While media analysts and pay-TV executives have their sights set on over-the-top distribution and pending Title II regulation of the Internet, there is another looming threat looking to bite into cable, satellite and telco video market share.
Quietly, broadcast TV station subchannels--also known as diginets, multicasts or dot-twos--have emerged to challenge pay-TV for viewers and advertising share.
And they're doing this using the same playbook that originally built powerful cable networks like TNT and USA--they're filling their schedules with a combination of Cold War-era shows, low-cost lifestyle-oriented programming and direct-response infomercials.
Perhaps the best example is MeTV, which just announced that its clearance level has reached 94 percent of U.S. homes. According to a Tuesday report in Adweek, the channel is selling national ad time for about 20-30 percent of what is typically netted on a mainstream broadcast network, with powerful buyers like Horizon Media brokering spots for major brands like Geico.
"We certainly don't compare MeTV to ABC, NBC or CBS, but we would compare it to a midsized cable network," David Campanelli, senior VP, director of national TV for Horizon, told Adweek.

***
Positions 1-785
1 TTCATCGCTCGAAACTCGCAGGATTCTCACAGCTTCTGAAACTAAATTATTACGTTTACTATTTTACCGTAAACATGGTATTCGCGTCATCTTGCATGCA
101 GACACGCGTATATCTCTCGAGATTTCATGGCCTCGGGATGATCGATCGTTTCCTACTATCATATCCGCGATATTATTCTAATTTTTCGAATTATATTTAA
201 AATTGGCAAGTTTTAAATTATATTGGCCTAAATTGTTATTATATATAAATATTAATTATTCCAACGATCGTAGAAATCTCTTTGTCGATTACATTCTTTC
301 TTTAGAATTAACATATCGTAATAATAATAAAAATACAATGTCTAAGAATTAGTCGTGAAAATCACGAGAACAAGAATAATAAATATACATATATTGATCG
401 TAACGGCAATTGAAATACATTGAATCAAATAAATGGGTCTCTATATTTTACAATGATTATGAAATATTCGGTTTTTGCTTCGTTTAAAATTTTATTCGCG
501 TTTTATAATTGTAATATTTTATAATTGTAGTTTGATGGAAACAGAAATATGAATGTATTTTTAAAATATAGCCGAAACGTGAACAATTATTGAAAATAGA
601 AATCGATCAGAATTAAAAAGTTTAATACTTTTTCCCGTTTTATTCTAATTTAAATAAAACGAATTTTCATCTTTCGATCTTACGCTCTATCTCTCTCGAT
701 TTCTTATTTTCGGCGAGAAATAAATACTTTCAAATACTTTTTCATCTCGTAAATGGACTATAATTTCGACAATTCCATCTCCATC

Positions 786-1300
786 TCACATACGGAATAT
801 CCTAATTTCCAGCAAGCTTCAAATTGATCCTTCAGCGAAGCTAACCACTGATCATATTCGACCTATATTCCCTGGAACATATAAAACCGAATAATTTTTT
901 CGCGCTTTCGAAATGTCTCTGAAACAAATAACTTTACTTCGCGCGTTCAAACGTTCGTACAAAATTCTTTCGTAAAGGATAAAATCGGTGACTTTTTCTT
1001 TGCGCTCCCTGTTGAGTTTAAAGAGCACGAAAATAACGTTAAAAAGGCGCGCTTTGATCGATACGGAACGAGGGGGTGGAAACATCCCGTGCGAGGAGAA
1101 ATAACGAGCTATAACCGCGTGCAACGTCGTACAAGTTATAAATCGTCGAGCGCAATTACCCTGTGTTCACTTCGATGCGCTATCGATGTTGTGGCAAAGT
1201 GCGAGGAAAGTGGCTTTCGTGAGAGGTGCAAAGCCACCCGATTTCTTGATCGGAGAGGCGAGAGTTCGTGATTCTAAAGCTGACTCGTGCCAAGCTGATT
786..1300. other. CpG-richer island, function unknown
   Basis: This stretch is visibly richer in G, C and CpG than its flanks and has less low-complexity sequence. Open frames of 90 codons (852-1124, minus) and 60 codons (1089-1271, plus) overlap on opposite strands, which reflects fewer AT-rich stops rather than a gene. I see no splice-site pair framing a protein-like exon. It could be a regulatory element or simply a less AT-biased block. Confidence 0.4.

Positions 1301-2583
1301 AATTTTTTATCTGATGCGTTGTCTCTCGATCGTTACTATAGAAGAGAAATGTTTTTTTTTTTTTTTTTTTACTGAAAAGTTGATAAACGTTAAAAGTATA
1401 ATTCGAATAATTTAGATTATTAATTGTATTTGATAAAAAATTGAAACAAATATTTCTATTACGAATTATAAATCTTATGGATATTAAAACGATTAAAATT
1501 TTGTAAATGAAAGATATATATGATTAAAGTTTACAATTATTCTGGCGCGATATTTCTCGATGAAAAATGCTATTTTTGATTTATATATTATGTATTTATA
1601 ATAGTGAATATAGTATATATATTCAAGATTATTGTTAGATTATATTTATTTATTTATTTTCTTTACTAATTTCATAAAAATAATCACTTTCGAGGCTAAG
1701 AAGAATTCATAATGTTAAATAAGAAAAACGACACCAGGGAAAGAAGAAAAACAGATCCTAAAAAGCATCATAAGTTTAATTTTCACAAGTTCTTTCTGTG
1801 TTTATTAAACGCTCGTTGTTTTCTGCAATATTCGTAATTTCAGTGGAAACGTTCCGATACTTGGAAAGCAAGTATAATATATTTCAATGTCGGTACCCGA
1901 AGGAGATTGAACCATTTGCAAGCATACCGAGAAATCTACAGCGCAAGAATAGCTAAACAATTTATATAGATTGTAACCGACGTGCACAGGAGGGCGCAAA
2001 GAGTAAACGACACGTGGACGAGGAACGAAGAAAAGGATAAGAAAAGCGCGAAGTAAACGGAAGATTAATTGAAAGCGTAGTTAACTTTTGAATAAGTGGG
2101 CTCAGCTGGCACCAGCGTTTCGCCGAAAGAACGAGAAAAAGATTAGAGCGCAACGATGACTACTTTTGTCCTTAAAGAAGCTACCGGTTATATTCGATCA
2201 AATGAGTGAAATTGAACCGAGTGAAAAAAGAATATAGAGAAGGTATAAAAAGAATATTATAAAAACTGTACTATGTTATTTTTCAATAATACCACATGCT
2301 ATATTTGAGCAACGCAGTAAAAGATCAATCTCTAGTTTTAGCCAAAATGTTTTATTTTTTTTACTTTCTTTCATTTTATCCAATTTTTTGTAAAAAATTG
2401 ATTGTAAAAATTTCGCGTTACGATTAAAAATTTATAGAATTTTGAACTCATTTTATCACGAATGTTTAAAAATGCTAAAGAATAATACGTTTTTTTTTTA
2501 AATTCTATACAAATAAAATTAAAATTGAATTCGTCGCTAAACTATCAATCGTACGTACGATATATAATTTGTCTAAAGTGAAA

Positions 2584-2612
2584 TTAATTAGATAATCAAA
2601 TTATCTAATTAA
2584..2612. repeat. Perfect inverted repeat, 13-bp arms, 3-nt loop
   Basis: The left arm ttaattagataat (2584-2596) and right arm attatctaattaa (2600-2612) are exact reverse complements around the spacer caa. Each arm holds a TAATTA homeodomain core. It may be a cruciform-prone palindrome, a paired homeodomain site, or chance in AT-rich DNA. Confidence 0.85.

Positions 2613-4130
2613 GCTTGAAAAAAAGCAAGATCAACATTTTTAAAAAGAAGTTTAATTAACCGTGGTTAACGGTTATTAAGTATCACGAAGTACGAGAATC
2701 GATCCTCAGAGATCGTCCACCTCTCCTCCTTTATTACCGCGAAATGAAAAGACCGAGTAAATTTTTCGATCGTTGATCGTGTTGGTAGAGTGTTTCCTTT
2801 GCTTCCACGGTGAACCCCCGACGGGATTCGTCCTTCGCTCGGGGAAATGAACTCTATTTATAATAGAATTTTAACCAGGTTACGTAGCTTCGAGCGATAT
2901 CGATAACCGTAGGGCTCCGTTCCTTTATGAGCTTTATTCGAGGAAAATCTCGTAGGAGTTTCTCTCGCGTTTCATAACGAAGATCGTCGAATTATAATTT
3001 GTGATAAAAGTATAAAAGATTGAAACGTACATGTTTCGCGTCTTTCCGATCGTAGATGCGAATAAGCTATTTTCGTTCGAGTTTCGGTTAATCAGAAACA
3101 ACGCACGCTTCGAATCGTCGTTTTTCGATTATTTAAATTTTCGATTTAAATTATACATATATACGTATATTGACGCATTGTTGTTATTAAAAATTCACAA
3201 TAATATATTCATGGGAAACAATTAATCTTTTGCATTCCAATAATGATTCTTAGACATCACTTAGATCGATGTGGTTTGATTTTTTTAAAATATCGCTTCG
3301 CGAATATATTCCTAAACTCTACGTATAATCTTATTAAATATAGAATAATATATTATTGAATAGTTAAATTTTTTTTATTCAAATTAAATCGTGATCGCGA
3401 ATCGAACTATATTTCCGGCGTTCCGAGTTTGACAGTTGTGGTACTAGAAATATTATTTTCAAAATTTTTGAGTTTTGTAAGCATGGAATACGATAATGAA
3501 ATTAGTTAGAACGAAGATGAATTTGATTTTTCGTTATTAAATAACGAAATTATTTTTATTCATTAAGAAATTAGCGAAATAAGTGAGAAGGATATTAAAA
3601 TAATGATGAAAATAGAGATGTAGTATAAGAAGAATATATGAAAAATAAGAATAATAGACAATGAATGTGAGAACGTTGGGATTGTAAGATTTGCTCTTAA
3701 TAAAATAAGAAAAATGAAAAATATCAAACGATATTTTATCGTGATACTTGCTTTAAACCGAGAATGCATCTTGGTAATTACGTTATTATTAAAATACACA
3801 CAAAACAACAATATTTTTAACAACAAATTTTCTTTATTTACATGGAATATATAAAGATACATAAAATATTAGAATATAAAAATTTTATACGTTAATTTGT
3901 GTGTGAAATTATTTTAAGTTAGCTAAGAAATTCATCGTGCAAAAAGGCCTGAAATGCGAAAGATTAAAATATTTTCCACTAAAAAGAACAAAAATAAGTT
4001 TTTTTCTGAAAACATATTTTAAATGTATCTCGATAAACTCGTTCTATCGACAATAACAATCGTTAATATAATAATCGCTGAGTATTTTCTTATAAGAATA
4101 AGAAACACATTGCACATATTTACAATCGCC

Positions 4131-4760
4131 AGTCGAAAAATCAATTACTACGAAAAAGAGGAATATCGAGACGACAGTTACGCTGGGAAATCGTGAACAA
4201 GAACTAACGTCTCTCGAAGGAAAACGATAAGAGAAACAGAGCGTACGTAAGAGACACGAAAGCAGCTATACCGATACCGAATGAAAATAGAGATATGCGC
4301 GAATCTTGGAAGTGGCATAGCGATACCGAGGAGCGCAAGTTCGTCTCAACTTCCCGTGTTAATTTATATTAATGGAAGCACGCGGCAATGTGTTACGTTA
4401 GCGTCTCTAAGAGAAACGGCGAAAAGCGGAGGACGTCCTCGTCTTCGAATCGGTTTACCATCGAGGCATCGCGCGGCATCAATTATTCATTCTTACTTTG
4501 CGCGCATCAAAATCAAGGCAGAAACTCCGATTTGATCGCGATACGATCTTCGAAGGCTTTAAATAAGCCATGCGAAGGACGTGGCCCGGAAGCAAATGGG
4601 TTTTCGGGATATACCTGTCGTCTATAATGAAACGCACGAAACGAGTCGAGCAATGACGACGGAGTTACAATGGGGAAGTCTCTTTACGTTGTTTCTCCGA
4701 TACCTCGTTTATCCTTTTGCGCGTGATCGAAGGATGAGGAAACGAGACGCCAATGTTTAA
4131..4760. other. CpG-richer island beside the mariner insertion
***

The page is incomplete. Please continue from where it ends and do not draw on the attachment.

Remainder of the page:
Other diginets are growing fast, too. Tribune Media recently revealed that its Antenna TV--another diginet showing archival series like Leave It to Beaver--has reached 75 percent U.S. clearance. Channels including NBC's Cozi TV, Katz Broadcasting's Bounce TV and Sony Pictures Television's getTV are also finding niches.
"It's been a good business since day one," Steve Farber, Tribune's senior VP of operations, told Adweek. The channel is already profitable. "You don't need to be at 75 percent to start making money."
According to Michael Kokernak, president of the multicast consultancy Across Platforms, 60 individual subchannels were launched on full power stations in the second quarter of 2014. That figure rose to 101 in the third quarter and climbed to 155 in the fourth.
"We finally see a range of content, and that's what the industry needed to do," Kokernak told Broadcasting & Cable.
The subchannel business does face challenges. While cable operators offer the subchannels on their program guides, satellite operators refuse to carry them, citing limited capacity.
Meanwhile, broadcasters are being encouraged by the FCC to auction off spectrum, not use it.
"It certainly feels like available spectrum is going to be harder to find in the major markets like New York or L.A.," said Jonathan Katz, founder of Katz Broadcasting and COO of Bounce TV, to B&C. "But over time, that may change as broadcasters adapt certain technical standards that allow for even more robust use of their spectrum."
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